In 1996, Young was involved in one of wrestling’s most controversial moments – dubbed the “Mass Transit incident” – when untrained and underaged aspiring wrestler Erich Kulas managed to get booked for an ECW show in a tag-team match against New Jack and his partner Mustafa Saed. Jack and Saed brutalised Kulas using various weapons. The match was eventually stopped after Jack bled Kulas with a scalpel, severing two arteries in his forehead and causing Kulas to pass out in pain. Young faced criminal charges for assault and battery but was acquitted.
Growing up, Heights was “pretty familiar” with her father’s wrestling career. “When I was in middle school, he would give me DVDs which probably shouldn’t have been watched by a middle-schooler, but I still watched them,” she said. “But I wasn’t familiar with some of the stuff outside of the ring … the legal trouble that he had.”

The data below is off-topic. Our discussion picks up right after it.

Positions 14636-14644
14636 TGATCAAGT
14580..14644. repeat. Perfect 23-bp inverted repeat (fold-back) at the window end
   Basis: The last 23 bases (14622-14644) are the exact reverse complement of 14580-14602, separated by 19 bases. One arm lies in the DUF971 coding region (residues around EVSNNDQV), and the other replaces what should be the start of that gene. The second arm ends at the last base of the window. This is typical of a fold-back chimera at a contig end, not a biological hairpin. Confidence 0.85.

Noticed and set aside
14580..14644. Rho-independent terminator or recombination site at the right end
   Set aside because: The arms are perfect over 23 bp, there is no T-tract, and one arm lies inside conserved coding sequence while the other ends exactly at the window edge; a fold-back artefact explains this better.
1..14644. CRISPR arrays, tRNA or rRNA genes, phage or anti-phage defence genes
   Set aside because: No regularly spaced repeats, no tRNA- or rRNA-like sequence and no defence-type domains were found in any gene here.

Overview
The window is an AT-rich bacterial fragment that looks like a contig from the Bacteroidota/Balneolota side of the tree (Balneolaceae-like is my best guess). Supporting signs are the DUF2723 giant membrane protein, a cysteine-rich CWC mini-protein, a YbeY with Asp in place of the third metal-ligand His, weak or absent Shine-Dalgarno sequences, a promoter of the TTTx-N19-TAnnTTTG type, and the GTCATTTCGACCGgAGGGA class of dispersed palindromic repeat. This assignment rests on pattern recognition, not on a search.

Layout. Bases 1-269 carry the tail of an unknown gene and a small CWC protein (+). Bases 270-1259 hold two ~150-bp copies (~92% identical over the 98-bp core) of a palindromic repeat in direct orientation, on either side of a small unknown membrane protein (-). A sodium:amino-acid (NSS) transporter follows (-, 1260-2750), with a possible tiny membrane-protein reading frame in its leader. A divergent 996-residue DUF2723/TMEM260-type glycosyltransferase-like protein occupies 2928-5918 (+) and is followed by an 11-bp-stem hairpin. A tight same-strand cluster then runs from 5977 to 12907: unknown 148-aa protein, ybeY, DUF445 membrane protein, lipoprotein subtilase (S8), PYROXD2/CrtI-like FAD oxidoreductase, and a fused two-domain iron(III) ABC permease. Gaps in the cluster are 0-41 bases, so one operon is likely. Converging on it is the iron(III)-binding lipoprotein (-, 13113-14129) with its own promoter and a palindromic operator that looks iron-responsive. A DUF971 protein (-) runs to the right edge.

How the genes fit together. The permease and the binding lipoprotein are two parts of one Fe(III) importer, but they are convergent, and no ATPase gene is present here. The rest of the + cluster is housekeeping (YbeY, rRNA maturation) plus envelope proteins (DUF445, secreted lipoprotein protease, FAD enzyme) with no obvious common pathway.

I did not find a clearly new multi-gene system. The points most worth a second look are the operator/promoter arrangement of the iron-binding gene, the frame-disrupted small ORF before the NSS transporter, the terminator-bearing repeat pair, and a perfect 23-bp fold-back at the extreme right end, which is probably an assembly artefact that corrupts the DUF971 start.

Young is now retired from wrestling—or as retired as a pro wrestler can be—while his son is finding fame in her own right. Heights began performing on the Baltimore drag scene in 2014. Four years later, she won best host, best show and drag queen of the year at the 2018 Baltimore Drag Awards. Since then, she’s been able to transition to a full-time career in drag. All that was missing was her father’s acceptance.
“I want him to be proud of me that I’m making a living off of this. I’m not harming myself or embarrassing myself,” said Heights. “I’m able to work full-time now doing something I love, just like he did. Even if he lies to me and says, ‘Oh, I’m proud of you,’ but he’s not proud, I just want to hear the words. Drag is mainstream now.”